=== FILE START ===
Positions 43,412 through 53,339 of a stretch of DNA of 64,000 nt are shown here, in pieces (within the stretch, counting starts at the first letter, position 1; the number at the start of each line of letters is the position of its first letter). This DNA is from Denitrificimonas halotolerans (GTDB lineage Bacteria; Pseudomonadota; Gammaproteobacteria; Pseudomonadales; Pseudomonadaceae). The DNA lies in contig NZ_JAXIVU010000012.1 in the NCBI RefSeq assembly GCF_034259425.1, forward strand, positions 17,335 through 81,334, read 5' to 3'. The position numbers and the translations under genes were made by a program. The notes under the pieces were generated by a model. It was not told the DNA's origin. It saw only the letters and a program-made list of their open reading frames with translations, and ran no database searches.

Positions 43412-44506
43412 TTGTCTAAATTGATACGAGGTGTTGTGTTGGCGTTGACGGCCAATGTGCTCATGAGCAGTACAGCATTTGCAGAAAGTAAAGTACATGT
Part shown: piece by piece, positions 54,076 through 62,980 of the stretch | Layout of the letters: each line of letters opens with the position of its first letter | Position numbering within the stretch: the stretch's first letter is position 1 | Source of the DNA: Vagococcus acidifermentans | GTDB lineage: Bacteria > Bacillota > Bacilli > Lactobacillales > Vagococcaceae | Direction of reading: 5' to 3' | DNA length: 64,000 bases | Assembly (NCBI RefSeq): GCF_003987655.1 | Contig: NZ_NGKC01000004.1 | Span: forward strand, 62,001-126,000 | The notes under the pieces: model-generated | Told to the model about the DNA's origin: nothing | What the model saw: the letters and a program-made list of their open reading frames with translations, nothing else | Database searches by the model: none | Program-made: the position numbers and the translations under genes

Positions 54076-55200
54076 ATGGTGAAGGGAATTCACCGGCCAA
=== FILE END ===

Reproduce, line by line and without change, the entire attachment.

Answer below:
Positions 43,412 through 53,339 of a stretch of DNA of 64,000 nt are shown here, in pieces (within the stretch, counting starts at the first letter, position 1; the number at the start of each line of letters is the position of its first letter). This DNA is from Denitrificimonas halotolerans (GTDB lineage Bacteria; Pseudomonadota; Gammaproteobacteria; Pseudomonadales; Pseudomonadaceae). The DNA lies in contig NZ_JAXIVU010000012.1 in the NCBI RefSeq assembly GCF_034259425.1, forward strand, positions 17,335 through 81,334, read 5' to 3'. The position numbers and the translations under genes were made by a program. The notes under the pieces were generated by a model. It was not told the DNA's origin. It saw only the letters and a program-made list of their open reading frames with translations, and ran no database searches.

Positions 43412-44506
43412 TTGTCTAAATTGATACGAGGTGTTGTGTTGGCGTTGACGGCCAATGTGCTCATGAGCAGTACAGCATTTGCAGAAAGTAAAGTACATGT
Part shown: piece by piece, positions 54,076 through 62,980 of the stretch | Layout of the letters: each line of letters opens with the position of its first letter | Position numbering within the stretch: the stretch's first letter is position 1 | Source of the DNA: Vagococcus acidifermentans | GTDB lineage: Bacteria > Bacillota > Bacilli > Lactobacillales > Vagococcaceae | Direction of reading: 5' to 3' | DNA length: 64,000 bases | Assembly (NCBI RefSeq): GCF_003987655.1 | Contig: NZ_NGKC01000004.1 | Span: forward strand, 62,001-126,000 | The notes under the pieces: model-generated | Told to the model about the DNA's origin: nothing | What the model saw: the letters and a program-made list of their open reading frames with translations, nothing else | Database searches by the model: none | Program-made: the position numbers and the translations under genes

Positions 54076-55200
54076 ATGGTGAAGGGAATTCACCGGCCAA